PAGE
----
in the NCEP zonal winds mimic those of the solar cycle. Above 18 km however, the modulation pattern in Figure 11(b) is highly variable and has no resemblance to the solar flux index. The filtered AO temperature modulations in the polar region are presented in Figure 11(c) and show that around 10 km there is a resemblance to the SC variability. At the pole, the variations are much larger than those generated at the equator (see Figure 6(c) of Mayr et al.  .
7. Summary and Conclusions
Salby and Callaghan  have shown from an analysis of 40 years of zonal wind measurements that the QBO in the lower stratosphere is modulated by a large 11-year solar cycle (SC) variation in phase with the 10.7 cm solar flux (Figure 2).
The SC variation of the QBO is reproduced in the present modeling study that is
Figure 11. (a) Monthly 10.7 cm flux shown together with the synthesized variations employing the harmonics h = 4 and 5 for the periods of 12 and 9.6 years, respectively; (b) Employing h = 48 with h = (48 ± 4) and (48 ± 5), the synthesized (filtered) modulation of the zonal winds is presented as contour plot at the equator. With heavy solid line, the modulations are shown at 13.6 km where the phase-shifted pattern is similar to that of the solar flux variation in (a); (c) Analogous to (b), the synthesized temperature variations are shown at the pole, and with heavy line at 10.4 km. In limited attitude regimes, the filtered equatorial zonal wind (b) and temperature (c) modulations of the symmetric AO mimic the solar cycle variability (Figure taken from Mayr et al.  ).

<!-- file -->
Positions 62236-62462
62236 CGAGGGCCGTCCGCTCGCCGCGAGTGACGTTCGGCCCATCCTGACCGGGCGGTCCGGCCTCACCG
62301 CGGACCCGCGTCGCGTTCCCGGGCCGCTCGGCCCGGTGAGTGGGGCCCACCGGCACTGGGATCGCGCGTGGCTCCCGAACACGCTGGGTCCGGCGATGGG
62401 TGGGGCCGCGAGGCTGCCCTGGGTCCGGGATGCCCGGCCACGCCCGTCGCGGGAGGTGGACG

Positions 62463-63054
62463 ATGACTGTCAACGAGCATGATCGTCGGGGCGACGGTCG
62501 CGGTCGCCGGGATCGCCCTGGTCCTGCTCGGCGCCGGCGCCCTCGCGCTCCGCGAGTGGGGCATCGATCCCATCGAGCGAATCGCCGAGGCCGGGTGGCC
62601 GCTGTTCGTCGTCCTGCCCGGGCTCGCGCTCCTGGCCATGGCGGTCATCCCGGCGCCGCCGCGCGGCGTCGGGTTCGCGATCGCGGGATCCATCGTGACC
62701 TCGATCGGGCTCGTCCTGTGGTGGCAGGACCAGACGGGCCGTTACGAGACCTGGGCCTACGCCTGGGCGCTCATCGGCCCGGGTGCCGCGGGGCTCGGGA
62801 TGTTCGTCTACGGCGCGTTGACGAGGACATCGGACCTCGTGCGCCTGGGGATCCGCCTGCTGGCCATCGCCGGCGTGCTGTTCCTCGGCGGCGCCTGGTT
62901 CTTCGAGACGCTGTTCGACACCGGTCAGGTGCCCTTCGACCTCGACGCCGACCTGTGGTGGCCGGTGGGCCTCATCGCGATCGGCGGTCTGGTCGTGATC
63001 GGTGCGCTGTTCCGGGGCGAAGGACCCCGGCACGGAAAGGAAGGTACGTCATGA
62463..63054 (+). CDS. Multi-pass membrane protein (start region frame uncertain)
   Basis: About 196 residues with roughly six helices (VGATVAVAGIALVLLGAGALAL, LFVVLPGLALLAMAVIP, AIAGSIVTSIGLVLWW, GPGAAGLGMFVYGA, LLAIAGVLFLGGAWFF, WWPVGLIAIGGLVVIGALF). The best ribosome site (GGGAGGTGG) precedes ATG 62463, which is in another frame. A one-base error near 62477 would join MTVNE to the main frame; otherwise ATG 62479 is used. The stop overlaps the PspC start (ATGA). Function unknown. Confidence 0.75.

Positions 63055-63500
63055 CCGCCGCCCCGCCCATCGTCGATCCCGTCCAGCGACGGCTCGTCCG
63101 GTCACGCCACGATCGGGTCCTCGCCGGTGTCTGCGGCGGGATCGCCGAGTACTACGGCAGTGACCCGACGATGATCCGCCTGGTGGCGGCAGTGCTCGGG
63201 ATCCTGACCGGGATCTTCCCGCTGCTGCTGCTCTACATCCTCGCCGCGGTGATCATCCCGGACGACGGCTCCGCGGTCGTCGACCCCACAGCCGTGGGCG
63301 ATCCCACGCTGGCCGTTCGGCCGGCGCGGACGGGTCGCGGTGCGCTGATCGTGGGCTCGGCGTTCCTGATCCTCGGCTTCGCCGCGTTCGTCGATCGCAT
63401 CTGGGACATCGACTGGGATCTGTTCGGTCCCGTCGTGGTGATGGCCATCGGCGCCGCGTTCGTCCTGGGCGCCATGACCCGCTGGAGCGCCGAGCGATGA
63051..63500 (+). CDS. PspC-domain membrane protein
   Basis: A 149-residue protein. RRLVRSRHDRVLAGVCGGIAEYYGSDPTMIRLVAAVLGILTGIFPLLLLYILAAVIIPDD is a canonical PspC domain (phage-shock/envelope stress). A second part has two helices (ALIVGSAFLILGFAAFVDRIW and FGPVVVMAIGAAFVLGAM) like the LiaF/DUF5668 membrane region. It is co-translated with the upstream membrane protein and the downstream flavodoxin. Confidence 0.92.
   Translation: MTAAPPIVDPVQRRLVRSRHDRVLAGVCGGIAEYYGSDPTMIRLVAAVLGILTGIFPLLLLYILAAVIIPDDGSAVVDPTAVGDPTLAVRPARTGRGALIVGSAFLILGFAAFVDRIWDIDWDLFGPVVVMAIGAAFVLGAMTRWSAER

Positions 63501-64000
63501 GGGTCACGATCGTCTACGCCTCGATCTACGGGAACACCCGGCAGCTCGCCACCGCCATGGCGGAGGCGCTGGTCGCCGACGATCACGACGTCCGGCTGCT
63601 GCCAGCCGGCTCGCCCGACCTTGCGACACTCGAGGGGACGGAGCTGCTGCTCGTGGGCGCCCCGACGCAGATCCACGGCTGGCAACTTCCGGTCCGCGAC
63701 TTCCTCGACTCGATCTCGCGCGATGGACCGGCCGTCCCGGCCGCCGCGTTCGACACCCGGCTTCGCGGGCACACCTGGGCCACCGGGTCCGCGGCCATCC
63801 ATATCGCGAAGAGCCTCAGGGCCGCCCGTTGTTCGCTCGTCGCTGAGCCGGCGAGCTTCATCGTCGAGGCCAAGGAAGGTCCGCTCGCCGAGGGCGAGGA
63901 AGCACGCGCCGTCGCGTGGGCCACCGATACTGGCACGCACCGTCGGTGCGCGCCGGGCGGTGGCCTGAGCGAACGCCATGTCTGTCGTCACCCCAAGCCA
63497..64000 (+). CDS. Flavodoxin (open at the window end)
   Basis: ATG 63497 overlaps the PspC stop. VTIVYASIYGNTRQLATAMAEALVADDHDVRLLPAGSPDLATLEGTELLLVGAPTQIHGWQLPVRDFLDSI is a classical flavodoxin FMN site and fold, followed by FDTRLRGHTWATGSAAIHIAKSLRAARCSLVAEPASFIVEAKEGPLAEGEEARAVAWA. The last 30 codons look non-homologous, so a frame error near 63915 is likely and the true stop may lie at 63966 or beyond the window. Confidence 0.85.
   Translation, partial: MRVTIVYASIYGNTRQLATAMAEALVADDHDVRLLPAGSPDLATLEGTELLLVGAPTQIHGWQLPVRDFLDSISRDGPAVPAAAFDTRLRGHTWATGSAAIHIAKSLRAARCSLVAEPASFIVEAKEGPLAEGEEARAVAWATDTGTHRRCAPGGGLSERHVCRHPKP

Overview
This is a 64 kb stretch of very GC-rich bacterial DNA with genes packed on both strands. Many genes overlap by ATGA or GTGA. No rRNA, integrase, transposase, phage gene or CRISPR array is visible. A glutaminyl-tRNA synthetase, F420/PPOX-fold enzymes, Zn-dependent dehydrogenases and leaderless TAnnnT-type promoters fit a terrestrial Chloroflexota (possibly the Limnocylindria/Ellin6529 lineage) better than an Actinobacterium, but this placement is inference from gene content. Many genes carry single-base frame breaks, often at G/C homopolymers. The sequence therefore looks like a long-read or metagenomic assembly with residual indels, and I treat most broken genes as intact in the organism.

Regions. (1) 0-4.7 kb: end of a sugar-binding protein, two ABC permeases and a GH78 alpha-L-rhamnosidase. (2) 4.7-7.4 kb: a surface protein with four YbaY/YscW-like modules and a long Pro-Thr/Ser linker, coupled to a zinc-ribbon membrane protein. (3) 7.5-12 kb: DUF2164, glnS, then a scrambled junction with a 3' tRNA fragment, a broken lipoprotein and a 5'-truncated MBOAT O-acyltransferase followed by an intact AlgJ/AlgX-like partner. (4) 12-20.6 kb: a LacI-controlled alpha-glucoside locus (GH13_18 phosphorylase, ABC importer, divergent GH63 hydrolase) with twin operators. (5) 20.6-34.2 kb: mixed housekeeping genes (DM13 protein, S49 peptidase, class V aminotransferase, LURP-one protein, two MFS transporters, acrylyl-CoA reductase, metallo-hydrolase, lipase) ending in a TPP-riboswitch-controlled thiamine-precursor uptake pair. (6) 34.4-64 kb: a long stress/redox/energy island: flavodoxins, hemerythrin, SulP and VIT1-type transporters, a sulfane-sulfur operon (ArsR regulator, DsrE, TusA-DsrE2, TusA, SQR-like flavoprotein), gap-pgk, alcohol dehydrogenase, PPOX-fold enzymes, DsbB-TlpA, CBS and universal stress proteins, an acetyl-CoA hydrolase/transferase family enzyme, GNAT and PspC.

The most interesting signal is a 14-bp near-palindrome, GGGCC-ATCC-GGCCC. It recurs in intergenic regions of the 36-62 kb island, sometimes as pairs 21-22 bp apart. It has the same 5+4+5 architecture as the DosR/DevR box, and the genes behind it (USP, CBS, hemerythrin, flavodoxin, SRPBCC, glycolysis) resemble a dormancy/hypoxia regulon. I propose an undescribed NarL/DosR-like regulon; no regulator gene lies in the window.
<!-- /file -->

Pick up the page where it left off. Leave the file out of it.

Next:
reviewed and summarized. With realistic height variation of the solar heat source (Figure 4(a)), the model produces QBO zonal wind velocities that vary from about 12 to 20 m/s (Figure 4(c)), in phase with the imposed 10-year SC forcing and in qualitative agreement with the observations.
In the mesosphere, the non-linear interaction between the antisymmetric 10- year SC variation and the 12-month antisymmetric annual oscillations (AO) of the zonal winds (Figure 8(a)) generates the symmetric Equatorial Annual Oscillation (EAO) that is modulated by the SC (Figure 6). The SC-modulated EAO is the dynamical source or pacemaker for the SC modulation of the QBO. Like the QBO (Figure 4), the EAO propagates down into the lower atmosphere under the influence of wave interactions that amplify the oscillations. And gravity-wave interactions amplify the SC modulations of the QBO (Figure 9(a)) and EAO (Figure 9(b)). The large SC variations in the lower stratosphere are generated by dynamical downward coupling amplified by wave mean flow interactions. Around the equator, the dynamical conditions for the zonal winds are unique  . Without the Coriolis force and related meridional circulation, the wave mean flow interactions are very effective because they are only dissipated by eddy diffusion. As a result, the QBO is generated with large zonal winds and large SC variations.
Generated by the meridional circulation, the signature of the SC-modulated QBO zonal winds extend to high latitudes to produce measurable temperature variations in the stratosphere and troposphere (Figure 5(b)). The observed SC effects in polar temperatures have been linked to the equatorial QBO e.g.,    .
The numerical results show that the EAO also generates in the polar region SC variations (Figure 7(b)). The oscillations propagate down from the upper stratosphere and may be related to the Arctic Oscillation, which is a mode of variability that is sensitive to SC influence (e.g., Kodera  ; Thompson and Wallace  ; Baldwin and Dunkerton  ; Ruzmaikin and Feynman  ; Lee and Hameed  ; Lee et al.  ).
NCEP Reanalysis data of the temperature and zonal winds from 1958 to 2006  provide observational evidence of the EAO with SC variations around 11 years  . The spectral features of the 48-year data record contain SC signatures with periods of 9.6 and 12 years (Figure 10). And below 20 km, the EAO variations mimic the varying maxima and minima of the 10.7 cm solar flux (Figure 11).
This work was supported by the SRG group at Johns Hopkins University Applied Physics Laboratory, with thanks to Jennifer Skinner.